Feeling lackluster? Looking to be more industrious? Let Amanda Sellers, a local artist who has knitted your scarves, made your greeting cards, sung you songs at local bars, and is now opening a new online store to sell her silver jewelry (ryegrassstudio.com, @ryegrass.studio on Instagram) tell you about doing things yourself.
Are you just bored?I don’t know that I’m bored, I just have a job that doesn’t have a lot of creativity. I work in banking, so it’s pretty bland. I have a great job, and I like it, but there’s not a lot of creativity involved. I crave creativity in my life, so it’s nice to do something in my spare time.
Do you choose these activities randomly, or what?I usually want something that I can’t find. That’s why I started knitting. That’s why I learned calligraphy. I wanted to have things, but I didn’t want to have to pay for them. [laughs] I started making jewelry because I was looking for this very specific ring and I couldn’t find it anywhere, and I thought, “How hard could it be?” So I started learning. I never did make that ring that I was after, though. Oops! [laughs]
So, how hard is it?Not that hard. It takes a lot of practice, steady hands, and the ability to mess with something until you can figure it out. I did take a class. It was a two-day thing in Texas with my mom who was already looking to do the same thing. She called me one day to say that she had found this class and asked if I wanted to do it with her. I had already found a class that I wanted to take, but we ended up doing it together.
What sort of equipment does it take?I have a torch! My husband, Stephen, thinks that I’m going to burn the house down, but I’m probably not going to. Lots of silver. Sheets and wire and solder. Stones. Turquoise, white buffalo. I’ve used some coral and onyx. Jasper, too. They’re all naturally occurring stones and most are from the area. I use lots of hammers. Lots of large-sized tin snips, clippers, big-ass files. And when you’re done, there’s this shiny, pretty thing. It’s more physical than I thought it would be. I thought for a little while about renting an office space, but realized that no one could work next to me as I’m hammering away on metal. There’s a little bit of rage. [laughs]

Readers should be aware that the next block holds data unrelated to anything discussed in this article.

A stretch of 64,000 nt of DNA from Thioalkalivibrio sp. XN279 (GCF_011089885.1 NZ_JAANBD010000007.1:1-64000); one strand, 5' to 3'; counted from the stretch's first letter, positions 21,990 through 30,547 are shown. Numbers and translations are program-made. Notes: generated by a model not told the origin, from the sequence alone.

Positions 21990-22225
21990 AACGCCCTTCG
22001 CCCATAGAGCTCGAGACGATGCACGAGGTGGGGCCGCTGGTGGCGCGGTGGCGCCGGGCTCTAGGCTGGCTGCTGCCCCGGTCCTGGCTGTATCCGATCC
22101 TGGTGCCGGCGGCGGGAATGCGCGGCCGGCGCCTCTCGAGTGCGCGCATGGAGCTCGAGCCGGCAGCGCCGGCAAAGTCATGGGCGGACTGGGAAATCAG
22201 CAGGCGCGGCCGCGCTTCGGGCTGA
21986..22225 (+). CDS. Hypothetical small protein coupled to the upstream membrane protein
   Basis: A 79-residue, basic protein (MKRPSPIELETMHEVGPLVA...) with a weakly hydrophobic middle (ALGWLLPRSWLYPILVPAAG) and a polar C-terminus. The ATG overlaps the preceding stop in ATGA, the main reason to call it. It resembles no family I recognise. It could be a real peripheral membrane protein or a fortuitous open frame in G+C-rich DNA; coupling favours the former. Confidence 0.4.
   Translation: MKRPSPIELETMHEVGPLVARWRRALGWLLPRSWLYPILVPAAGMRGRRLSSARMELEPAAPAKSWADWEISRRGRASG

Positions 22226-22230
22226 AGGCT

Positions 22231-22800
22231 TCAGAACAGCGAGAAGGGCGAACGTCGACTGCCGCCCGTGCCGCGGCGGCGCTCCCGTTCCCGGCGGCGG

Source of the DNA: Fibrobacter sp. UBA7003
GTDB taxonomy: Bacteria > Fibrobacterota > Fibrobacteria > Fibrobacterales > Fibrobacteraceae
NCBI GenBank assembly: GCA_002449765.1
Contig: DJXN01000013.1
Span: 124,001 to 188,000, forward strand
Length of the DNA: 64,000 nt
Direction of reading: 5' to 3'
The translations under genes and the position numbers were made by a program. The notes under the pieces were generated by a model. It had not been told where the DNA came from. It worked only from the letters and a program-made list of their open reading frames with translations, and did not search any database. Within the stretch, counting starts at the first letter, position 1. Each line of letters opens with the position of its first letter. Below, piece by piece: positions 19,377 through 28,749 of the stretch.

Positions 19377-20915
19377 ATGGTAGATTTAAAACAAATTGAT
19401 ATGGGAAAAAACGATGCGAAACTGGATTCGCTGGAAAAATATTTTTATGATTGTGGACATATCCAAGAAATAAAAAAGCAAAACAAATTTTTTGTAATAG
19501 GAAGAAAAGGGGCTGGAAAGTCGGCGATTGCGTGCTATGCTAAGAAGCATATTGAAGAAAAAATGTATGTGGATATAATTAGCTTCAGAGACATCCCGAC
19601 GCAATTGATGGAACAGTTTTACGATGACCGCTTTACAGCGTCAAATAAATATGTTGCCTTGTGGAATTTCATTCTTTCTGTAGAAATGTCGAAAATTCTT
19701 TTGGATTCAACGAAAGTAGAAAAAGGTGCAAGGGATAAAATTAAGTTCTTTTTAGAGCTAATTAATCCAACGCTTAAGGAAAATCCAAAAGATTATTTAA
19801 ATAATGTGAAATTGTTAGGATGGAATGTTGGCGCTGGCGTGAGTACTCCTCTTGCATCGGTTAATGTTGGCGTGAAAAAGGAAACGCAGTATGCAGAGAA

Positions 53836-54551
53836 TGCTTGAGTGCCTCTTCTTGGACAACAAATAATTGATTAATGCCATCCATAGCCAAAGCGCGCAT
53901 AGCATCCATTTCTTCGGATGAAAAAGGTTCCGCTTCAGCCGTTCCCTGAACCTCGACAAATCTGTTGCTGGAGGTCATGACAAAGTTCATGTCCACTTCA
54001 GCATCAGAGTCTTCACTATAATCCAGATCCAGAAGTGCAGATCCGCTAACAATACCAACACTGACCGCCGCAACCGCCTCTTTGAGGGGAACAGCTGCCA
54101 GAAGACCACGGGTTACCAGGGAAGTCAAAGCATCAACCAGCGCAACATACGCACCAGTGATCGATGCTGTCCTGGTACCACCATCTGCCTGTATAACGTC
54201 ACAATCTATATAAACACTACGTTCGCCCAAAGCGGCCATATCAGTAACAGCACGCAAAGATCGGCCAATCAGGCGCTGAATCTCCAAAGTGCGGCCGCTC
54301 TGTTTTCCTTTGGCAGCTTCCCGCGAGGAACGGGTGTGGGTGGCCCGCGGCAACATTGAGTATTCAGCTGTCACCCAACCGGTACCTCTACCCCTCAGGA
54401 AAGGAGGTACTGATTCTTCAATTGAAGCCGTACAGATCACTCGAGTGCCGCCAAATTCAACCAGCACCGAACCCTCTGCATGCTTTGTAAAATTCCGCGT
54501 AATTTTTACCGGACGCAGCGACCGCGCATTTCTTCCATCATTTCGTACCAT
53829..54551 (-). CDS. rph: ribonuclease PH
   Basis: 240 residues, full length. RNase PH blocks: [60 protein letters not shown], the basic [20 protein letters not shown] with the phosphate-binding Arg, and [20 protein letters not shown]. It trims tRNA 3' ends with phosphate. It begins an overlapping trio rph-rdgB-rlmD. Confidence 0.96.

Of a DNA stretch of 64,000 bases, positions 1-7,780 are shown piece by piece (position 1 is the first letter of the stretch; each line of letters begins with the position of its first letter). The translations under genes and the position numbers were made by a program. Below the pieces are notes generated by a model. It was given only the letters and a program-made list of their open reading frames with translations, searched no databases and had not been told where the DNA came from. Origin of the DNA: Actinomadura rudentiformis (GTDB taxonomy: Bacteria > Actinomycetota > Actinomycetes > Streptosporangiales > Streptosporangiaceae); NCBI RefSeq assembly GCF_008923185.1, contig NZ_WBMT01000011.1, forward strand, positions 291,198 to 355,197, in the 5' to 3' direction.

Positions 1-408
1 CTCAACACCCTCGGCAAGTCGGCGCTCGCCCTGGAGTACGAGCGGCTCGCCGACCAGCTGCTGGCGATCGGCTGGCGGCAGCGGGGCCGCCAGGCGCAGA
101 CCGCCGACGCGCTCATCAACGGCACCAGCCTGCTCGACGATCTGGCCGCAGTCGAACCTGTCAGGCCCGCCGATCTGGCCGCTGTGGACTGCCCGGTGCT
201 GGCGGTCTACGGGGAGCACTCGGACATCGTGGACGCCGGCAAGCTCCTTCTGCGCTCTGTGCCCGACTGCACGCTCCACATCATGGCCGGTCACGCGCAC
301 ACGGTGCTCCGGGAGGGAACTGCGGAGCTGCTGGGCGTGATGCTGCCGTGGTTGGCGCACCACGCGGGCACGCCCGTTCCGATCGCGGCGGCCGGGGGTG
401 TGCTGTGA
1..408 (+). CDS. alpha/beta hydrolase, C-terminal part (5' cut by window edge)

That sounds like quite the investment …Yeah, and a lot more than buying the one ring! [laughs] I had looked into it a lot before I took that class, which was actually in Amarillo, where my parents live. I drove all the way down there, and halfway through the first day I thought, “I’m doing this.” My mom and I went and bought half the stuff I needed right after that class – well, at least what we could find. It takes a lot of specialized tools and things that you can’t find just anywhere. I got the rest of it on the way home from Amarillo two days later. Turns out Albuquerque is a hub.
What have you learned between making your first piece and now preparing to open your own store?If you have an eye for it, you just have an eye for it. It’s the putting it together that’s hard. Things move when you solder them, so you’re torching stuff and then adjusting things as they’re glowing red, which is a little nerve-wracking. Using fire takes a lot of getting used to.
It’s amazing to me that you’re creating such professional quality in these disparate creative DIY avenues. Are you an obsessive?Absolutely. Stephen would agree. I’ll come home for lunch and do it, and then I forget to eat and then I eat lunch at my desk, and then I go home and do it some more. I do other things, but I do it a lot until I figure it out. This came fairly naturally to me. I don’t have the first things I made anymore, but I would wear them. Obviously, I’ve learned some things, but it wasn’t as hard as I thought it was going to be, which might be why it’s so much fun. I jumped into making finished products pretty quickly.
Any advice to the aspiring?You just have to love it enough to do it a ton. If you don’t like it, do something else.
Cyle Talley is loving this crispy air. If there’s anything you’d like to Get Smart about, email him at: [email protected]